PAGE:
Microsoft enables full support for asm.js on Windows 10
Microsoft enabled full support for asm.js for Windows Insider builds 10532 and up yesterday.Â Since it is generally assumed that the long-awaited TH2 update for stable versions of Windows is 10586, it will be available on those systems this month as well since Microsoft plans to roll out the TH2 update to all systems this month.
Asm.js was designed by Mozilla and implemented in the Firefox web browser in Firefox 22 on June 25, 2013.
The main advantage of asm.js is that performance is much faster when compared to code that is not using asm.js.
Example applications that benefit from asm.js are the Unity game engine, the Unreal engine, or ScummVM.
Microsoft implemented asm.js back in June 2015 in the company's new web browser Microsoft Edge but hid it behind a flag at that time. Yesterday, the company announced that asm.js support is now available in the browser by default.
In addition, both hosted web applications and WebView, which is used by Windows 10's Universal Windows Applications, may benefit from optimized code s well.
Microsoft created a Chess Battle demo to illustrate the point. It pits an asm.js optimized computer AI against one that is not optimized and limits turn length to 200ms.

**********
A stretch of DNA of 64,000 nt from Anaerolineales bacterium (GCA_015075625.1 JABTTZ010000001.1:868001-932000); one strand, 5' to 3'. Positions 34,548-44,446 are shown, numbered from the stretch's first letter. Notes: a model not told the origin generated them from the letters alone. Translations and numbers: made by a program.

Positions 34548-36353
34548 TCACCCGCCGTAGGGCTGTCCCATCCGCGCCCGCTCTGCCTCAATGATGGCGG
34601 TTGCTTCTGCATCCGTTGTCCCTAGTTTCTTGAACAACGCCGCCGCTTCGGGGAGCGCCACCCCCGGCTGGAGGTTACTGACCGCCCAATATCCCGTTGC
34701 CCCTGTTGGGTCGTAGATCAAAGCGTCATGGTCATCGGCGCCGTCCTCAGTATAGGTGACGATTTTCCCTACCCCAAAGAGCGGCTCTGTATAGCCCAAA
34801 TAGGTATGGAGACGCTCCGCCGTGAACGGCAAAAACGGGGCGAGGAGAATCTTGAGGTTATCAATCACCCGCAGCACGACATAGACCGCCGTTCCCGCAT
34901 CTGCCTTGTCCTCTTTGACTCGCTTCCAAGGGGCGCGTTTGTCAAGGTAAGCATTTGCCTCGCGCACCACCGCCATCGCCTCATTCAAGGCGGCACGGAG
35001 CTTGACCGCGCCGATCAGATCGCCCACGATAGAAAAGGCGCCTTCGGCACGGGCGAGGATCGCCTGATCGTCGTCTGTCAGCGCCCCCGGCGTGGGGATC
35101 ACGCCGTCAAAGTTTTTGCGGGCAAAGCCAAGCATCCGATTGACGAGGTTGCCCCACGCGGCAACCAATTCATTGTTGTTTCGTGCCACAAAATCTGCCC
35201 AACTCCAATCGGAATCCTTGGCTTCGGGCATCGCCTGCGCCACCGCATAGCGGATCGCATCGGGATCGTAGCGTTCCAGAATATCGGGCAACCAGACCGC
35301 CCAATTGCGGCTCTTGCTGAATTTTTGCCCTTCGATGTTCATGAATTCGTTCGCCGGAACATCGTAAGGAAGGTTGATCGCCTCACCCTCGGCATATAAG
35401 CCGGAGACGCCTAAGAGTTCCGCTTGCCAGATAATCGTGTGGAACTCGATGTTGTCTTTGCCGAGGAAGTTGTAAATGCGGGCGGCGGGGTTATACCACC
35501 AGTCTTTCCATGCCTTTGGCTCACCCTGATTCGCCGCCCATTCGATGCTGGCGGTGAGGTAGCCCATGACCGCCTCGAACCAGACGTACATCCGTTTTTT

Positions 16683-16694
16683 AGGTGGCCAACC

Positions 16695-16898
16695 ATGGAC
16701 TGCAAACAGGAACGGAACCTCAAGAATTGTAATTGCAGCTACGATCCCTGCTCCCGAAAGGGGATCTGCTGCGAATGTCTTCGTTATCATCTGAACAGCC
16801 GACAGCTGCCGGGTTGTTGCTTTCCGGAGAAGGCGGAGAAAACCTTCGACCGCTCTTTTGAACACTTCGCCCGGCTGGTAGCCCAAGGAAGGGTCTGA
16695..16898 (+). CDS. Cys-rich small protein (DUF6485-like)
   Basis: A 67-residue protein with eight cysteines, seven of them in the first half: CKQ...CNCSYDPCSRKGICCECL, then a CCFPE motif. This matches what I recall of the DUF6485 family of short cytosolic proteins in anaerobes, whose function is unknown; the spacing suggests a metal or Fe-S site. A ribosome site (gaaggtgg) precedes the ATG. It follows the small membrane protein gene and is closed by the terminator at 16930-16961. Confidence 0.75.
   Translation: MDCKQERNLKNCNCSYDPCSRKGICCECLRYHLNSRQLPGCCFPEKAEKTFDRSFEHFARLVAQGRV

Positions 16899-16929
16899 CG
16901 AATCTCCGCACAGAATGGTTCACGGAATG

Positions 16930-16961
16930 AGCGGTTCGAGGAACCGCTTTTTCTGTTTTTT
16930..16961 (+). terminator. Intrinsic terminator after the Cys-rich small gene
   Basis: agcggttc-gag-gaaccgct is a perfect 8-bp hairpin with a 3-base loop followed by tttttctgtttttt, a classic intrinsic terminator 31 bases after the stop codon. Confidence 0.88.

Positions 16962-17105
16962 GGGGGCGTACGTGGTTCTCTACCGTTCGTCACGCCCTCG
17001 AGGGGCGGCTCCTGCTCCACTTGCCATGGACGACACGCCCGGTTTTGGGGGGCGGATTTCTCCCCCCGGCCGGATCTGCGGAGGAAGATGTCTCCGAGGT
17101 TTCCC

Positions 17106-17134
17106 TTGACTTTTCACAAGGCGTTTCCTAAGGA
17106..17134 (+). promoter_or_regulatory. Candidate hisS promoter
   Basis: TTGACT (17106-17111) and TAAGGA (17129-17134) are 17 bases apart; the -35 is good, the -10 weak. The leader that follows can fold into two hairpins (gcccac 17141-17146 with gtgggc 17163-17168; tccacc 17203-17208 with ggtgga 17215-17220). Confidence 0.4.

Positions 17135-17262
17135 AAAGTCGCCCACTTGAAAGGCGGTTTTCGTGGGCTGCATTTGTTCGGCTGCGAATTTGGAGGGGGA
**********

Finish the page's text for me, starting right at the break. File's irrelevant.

Note: If you don't run an Insider Build currently, you need to enable asm.js in Microsoft Edge by loading about:flags in the web browser.
The optimized AI has a higher likelihood of winning the game because of asm.js as it can process more moves per turn than the AI that does not benefit from asm.js. Options are provided to change the time per turn, skill level of the AI and contempt value.
Windows Store applications benefit from asm.js as well through WebView. It is too early to tell if that will become a popular option going forward though.
It is likely however that it will get more prominence thanks to asm.js being supported by another major browsers now.
Additional information about the implementation, other demo apps benefiting from asm.js and debugging information for developers are provided on the official Microsoft Edge Dev Blog over at Windows.com.
This sounds like a huge plus for Firefox as well as an incentive to upgrade to Windows 10 (for those who want to use Edge of course).
Edge is a good browser, on Windows 10 touch devices it has the best touch interface and in my opinion is better than how Chrome works on an android device. As a desktop browser it too barebones for any power user. Addons have been delayed until next year and it will take a while for the ecosystem to build up.
I didn’t care for any IEs ever, but Edge will be competitive when it hits its stride. I also love the fact that is constantly evolving, I disliked the IE feature freeze, made the browser gradually feel more outdated.
Edge is not on par with Modern IE on Windows 8.1 when it comes to touch. It sucks as both a PC and tablet browser.